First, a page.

Berman reportedly said that staff are worried and that it is critical that the EWSS is maintained at previous levels.
Padraic O'Kane of the Sole & Fire restaurants in Dublin and the Round Room in the Mansion House reportedly said while also speaking on Morning Ireland that public confidence has diminished over the past fortnight, and that while November and December had been strong for bookings, these are now "completely gone", and, "There's just no work. It's a further setback for an industry that's already on life support."
O'Kane reportedly said that a typical Christmas party would employ approximately 100 people, and that supports for businesses need to be fully reinstated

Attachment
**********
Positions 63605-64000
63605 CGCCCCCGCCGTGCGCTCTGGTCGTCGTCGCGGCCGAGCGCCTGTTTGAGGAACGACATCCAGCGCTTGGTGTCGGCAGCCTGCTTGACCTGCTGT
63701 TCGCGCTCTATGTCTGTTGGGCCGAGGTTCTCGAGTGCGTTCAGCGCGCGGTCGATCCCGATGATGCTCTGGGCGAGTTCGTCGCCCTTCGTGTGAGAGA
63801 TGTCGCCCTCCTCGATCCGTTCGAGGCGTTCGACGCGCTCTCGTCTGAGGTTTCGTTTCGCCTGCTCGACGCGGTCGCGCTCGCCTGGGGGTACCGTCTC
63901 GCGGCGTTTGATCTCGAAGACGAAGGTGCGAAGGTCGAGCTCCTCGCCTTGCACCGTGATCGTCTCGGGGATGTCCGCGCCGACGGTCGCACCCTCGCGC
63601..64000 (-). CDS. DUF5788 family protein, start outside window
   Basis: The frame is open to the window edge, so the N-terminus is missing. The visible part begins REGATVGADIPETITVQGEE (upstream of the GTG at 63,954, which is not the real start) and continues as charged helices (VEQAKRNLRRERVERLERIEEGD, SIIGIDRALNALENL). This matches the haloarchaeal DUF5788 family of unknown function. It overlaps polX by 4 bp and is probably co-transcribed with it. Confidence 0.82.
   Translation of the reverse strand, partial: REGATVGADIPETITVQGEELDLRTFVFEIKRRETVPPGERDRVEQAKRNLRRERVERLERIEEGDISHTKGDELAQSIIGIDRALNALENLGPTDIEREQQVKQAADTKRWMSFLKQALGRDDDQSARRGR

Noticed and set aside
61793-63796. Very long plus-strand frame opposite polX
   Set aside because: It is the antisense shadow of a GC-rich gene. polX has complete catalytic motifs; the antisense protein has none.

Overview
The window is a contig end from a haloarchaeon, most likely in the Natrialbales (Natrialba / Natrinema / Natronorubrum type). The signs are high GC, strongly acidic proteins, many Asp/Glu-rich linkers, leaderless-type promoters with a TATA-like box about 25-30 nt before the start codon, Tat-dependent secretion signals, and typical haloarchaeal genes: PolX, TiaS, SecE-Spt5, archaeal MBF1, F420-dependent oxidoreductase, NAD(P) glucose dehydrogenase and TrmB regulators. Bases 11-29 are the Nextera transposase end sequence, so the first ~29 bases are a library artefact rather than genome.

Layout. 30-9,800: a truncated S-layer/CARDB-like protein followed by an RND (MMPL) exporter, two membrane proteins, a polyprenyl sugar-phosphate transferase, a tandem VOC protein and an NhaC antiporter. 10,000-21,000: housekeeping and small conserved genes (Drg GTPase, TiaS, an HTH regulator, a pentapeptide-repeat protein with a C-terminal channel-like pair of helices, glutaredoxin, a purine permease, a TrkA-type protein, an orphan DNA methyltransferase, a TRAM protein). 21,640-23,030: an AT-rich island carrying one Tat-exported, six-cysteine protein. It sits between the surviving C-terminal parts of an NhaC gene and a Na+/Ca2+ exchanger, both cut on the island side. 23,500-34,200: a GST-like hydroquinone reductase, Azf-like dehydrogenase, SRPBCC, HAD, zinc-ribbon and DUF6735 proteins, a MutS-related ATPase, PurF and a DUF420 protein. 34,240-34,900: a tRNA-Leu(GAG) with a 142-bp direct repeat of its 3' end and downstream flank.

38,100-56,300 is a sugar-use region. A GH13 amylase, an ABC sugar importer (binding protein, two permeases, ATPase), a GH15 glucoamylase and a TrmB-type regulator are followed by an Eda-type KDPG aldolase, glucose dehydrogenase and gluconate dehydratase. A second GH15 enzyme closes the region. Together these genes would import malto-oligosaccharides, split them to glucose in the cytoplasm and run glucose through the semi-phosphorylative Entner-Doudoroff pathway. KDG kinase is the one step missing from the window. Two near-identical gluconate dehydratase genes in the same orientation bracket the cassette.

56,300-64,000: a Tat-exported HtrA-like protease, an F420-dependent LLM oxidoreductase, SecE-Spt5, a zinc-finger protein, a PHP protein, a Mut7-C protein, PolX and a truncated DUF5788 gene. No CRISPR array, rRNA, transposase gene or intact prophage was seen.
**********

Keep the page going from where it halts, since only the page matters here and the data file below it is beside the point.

O'Kane reportedly said that the Pandemic Unemployment Payment (PUP) needs to return to its original level.
The first cut to the PUP reportedly took place in September, with the top rate reportedly being reduced from €350 to €300 per week.
A further cut was reportedly introduced last week as part of the ongoing process of gradually winding down the payment.
People who were receiving €300 a week reportedly saw their payment fall to €250, while those on the €250 rate reportedly dropped to €203, which is reportedly the current maximum rate of jobseeker's benefit and allowance.
The PUP was reportedly being claimed by 605,000 people across a large range of sectors at its peak in May of 2020.